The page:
Movie instills a good anger - maybe too good

July 04, 2004|By Leonard Pitts Jr.

WASHINGTON - Fahrenheit 9/11 made me angrier than any movie I've ever seen.

It was a good anger, hard, clean and righteous, and I enjoyed it so much that I went back three days later to experience it again. Took two of my sons and two of their friends so they could become angry, too.

It's not that I was unaware the movie is less documentary than propaganda, one-sided and proud of it. It's not that I buy its conspiracy theories tying the wars in Afghanistan and Iraq to Bush cronies and their thirst for oil.

It is, rather, that the movie brings us face to face with things we have largely failed to appreciate these last months, things essential and disturbing about the president, his people and his war.

Things such as human cost, as in Lila Lipscomb, an erstwhile proud military mother who is literally bent double by grief after losing her son to a war whose righteousness she had not thought to question.

Things such as human greed, as in a gathering of military contractors who are barely able to contain their glee as they calculate the profit from this war.

Things such as human hubris, as in George W. Bush himself. He brags in an old interview about people wanting to do business with him because he can provide access to his father the president, and you are appalled by his frat-boy arrogance.

He makes vague allusion to "things" he and his aides will be working on, and you sense he hasn't a clue what they are.

He squints and smirks and stumbles back and forth over his own tongue, and you have this fantasy that if you could peer into his brain, you'd find a hamster running hard on a squeaky wheel.

Then there's the footage from that morning in a Florida classroom when an aide whispers to him that the nation has come under attack. For seven agonizing minutes he just sits there, his expression clearly that of a man who has not a clue. You want him to stand up, demand information, give an order, be the "president." Instead, he sits.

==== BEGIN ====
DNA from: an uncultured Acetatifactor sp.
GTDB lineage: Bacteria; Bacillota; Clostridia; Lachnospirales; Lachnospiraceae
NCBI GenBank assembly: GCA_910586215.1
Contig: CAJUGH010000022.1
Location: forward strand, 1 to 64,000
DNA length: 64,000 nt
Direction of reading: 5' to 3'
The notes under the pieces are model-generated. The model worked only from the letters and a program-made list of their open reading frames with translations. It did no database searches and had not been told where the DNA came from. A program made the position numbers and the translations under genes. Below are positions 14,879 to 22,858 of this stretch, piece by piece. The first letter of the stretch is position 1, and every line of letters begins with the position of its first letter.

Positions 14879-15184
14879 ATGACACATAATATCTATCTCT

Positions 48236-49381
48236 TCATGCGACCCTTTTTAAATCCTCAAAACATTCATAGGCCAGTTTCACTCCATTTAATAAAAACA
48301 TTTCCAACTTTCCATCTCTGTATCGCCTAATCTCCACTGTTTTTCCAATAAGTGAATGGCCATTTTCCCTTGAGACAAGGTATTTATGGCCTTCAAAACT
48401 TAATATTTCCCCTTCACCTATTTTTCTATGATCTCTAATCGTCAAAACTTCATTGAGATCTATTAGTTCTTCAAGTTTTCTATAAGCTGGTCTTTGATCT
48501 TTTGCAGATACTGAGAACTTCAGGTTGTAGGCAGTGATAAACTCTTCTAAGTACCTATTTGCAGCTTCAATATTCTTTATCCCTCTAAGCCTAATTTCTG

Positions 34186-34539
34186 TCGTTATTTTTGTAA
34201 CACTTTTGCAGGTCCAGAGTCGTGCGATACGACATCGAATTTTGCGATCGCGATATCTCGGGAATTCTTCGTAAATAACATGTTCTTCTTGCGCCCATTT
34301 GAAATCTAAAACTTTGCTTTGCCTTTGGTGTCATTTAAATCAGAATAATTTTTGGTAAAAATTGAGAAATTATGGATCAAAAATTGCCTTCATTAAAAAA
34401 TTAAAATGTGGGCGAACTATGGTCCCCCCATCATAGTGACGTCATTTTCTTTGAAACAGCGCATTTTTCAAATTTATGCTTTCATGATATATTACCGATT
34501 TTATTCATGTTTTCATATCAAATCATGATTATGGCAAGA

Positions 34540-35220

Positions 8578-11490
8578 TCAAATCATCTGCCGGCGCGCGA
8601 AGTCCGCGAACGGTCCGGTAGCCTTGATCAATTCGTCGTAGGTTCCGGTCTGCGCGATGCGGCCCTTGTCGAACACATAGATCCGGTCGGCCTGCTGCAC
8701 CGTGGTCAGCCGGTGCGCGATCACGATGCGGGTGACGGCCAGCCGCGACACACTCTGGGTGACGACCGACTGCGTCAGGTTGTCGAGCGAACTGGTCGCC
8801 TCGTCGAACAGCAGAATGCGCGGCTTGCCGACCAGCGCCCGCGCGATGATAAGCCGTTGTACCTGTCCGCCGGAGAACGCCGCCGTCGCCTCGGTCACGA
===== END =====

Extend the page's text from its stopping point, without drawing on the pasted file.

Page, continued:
The White House has said Bush was seeking to project an air of calm. What he projects instead is an air of utter incompetence.

Some people will call that "Bush bashing." They will cluck piously about the need to respect the president. These would be the same people who kept accusing the previous president of drug dealing and murder.

It strikes me that their anger toward him probably felt hard, clean and righteous, too. The realization is sobering. It's the thing that finally stops me in my tracks.

After all, if smugness was one of liberalism's most glaring flaws from the 1960s to the doorstep of the Reagan revolution, one of the least-attractive characteristics of conservatism from that era forward has been its perpetual anger. Meaning its capacity to feel put upon, to work itself into a froth of righteous indignation, demonizing the opposition such that "liberal" becomes not a competing political philosophy but a curse word.

Nowadays, that kind of anger seems to be working its way from right to left. Witness the recent spate of harshly anti-conservative books, radio programs and now Michael Moore's movie. Maybe we shouldn't be surprised. After all, there's something seductive about anger, something attractive in its minimalist simplicity. No thought, no reasoning, just a strident declaration: "I'm right, and you're evil."

The political left once prided itself on being better than that, on reading between the lines, comprehending nuance and illuminating areas of gray.

But now I find myself wondering if we will not all become self-righteous and extreme, pulling away from a center that no longer holds. And if so, who will be left to seek common ground for the common good?

Fahrenheit 9/11 made me angry. It scares me how easily that happened. And how good it feels.

Leonard Pitts Jr. is a columnist for The Miami Herald. His column appears Sundays in The Sun.

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